Hey there, time traveller!
This article was published 10/2/2009 (3025 days ago), so information in it may no longer be current.
The traditional heavy breakfast of bacon, eggs and toast isn't Barbara Passino's idea of what to serve guests staying at her inn in California's Napa Valley.
"Often breakfast has to be good for you which has such a dull ring to it," says the owner of Oak Knoll Inn. "So we started to focus on having a multi-course breakfast starting with a fruit course of some kind and something savoury."
The fruit starter could be a fruit pizza, then on to a serving of chocolate banana strudel washed down with chocolate mint tea.
As you can guess, Passino is crazy about chocolate and food in general. She took cooking classes with Marcella Hazan in Venice, Italy. In 1992 she and her husband John bought the bed and breakfast.
Because of her love for chocolate, "it is always on the menu somewhere."
Researching the history of chocolate with renowned Mexican food expert and teacher Susanna Trilling in Oaxaca, where chocolate is used as a savoury ingredient, Passino decided to write a cookbook.
The result is the newly released "Chocolate for Breakfast," (Hoberman, $40 hardcover).
Not all the 100 recipes contain chocolate as an ingredient, but there are some unusual ones that do.
Here, for Valentine's breakfast, is Passino's romantic version of pancakes.
410 ml (1 2/3 cups) flour
75 ml (1/3 cup) unsweetened cocoa powder
10 ml (2 tsp) baking powder
1 ml ( 1/4 tsp) salt
75 ml (1/3 cup) granulated sugar
250 ml (1 cup) chocolate chips
10 ml (2 tsp) vanilla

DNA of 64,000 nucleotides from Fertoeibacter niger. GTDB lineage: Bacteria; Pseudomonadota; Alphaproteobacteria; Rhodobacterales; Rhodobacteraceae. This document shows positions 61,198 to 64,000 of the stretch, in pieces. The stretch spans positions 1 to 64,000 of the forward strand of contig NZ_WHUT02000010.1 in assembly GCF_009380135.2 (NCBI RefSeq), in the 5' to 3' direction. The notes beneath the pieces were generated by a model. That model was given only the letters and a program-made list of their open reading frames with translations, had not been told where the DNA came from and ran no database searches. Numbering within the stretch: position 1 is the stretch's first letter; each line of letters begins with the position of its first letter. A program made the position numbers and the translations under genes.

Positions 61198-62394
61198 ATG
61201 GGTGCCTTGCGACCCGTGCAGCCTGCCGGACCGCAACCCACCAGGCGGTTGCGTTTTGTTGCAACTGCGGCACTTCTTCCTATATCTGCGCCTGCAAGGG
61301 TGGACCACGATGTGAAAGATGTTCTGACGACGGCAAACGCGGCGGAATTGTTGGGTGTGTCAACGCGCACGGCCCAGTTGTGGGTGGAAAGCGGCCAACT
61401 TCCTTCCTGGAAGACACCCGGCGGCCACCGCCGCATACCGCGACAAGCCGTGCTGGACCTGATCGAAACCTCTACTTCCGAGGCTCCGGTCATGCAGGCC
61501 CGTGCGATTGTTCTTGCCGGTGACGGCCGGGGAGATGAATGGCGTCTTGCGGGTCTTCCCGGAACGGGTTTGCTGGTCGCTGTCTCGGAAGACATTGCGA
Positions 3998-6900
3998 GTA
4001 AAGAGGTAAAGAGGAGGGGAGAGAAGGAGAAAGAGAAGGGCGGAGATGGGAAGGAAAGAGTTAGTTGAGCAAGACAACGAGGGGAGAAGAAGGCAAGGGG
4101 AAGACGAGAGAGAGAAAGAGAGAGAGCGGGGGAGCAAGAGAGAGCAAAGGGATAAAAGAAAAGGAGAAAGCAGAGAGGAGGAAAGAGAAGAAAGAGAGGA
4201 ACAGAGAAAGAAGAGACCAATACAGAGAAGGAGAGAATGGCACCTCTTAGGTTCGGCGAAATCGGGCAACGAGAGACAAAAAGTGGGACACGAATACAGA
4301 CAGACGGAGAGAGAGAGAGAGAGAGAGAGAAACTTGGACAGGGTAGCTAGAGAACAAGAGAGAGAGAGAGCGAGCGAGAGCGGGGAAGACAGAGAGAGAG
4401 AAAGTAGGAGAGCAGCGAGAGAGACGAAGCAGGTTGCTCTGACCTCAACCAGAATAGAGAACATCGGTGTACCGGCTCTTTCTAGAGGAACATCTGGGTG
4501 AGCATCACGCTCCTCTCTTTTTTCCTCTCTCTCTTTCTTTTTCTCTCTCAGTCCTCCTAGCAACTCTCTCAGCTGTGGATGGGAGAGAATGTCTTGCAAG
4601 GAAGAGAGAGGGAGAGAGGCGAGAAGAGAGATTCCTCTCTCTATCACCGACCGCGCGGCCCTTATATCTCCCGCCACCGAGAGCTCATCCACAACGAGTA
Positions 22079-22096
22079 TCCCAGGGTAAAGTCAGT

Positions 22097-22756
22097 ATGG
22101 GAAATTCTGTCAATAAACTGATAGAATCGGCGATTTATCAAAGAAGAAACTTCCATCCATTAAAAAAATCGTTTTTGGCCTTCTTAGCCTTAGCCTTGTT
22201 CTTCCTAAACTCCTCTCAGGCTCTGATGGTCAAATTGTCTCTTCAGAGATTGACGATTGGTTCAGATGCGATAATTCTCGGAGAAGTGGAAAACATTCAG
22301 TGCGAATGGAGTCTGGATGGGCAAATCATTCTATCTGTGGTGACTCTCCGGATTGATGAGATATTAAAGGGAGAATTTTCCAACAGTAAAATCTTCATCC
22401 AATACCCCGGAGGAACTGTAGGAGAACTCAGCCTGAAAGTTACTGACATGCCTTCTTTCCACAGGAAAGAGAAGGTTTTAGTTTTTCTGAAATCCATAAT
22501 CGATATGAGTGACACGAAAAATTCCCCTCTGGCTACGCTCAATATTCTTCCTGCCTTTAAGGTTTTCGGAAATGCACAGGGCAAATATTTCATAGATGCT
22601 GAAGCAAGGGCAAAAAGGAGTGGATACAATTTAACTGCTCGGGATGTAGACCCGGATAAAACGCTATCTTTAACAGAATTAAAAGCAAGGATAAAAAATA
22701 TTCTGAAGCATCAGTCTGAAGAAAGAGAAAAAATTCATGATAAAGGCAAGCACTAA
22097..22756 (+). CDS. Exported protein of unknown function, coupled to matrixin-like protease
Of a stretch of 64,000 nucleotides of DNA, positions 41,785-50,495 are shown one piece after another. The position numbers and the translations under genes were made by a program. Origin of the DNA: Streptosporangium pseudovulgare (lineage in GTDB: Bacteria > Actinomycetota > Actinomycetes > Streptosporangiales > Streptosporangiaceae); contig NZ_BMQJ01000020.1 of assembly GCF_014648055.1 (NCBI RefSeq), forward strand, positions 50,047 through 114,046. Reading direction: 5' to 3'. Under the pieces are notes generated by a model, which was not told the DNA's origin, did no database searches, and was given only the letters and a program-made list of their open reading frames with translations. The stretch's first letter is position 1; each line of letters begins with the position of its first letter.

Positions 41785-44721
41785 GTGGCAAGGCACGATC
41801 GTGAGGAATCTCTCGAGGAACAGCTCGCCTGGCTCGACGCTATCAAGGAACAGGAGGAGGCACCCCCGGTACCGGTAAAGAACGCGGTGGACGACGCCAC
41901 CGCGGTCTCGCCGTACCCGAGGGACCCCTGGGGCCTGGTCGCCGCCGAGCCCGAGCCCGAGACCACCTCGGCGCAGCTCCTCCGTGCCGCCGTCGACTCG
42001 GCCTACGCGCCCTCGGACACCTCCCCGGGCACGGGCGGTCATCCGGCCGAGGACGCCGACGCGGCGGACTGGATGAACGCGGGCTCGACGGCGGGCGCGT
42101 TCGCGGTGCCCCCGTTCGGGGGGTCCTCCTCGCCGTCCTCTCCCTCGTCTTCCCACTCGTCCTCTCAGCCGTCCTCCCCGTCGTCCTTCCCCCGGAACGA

75 ml (5 tbsp) butter, melted and cooled
300 ml (1 1/4 cup) (plus 50 ml/ 1/4 cup more) milk
1.25 l (1 pint) raspberries
30 ml (2 tbsp) sugar
50 ml ( 1/4 cup) water
50 ml ( 1/4 cup) raspberry liqueur (or Grand Marnier or cognac)
To make pancakes:
Put the flour, cocoa, baking powder, salt and sugar through a sieve placed over a large mixing bowl. Add the chocolate chips to the dry ingredients. Beat the eggs and vanilla together. Add melted butter, then milk and continue to blend. Pour the liquid mix over the dry ingredients and stir thoroughly. It should be about the consistency of a really good chocolate milkshake.
Place a platter in the oven and turn the heat to 95 C (200 F). As you make the pancakes, put them on the platter so they stay warm until you are ready to serve.
Place a griddle or large skillet over moderate heat and brush the surface with a little melted butter. Using a ladle, drop batter onto the griddle to make pancakes about 5 to 7.5 cm (2 to 3 inches) across. Cook until the edges begin to look dry and bubbles appear on the surface. Flip gently and cook for another minute on the other side.
To make raspberry sauce.
Place half of the raspberries in a small saucepan over medium heat. Stir in the sugar, water and liqueur. When the raspberries start to collapse and liquefy, turn the heat down to low and cook until they are very soft. Pour through a strainer to remove seeds, pushing against the solids to extract all of the juice. Add the remainder of the raspberries to the juice and stir. Set aside until the pancakes are done.
Serve 3 to 5 pancakes per person, topped with the raspberry sauce and berries.
Makes about 30 small pancakes.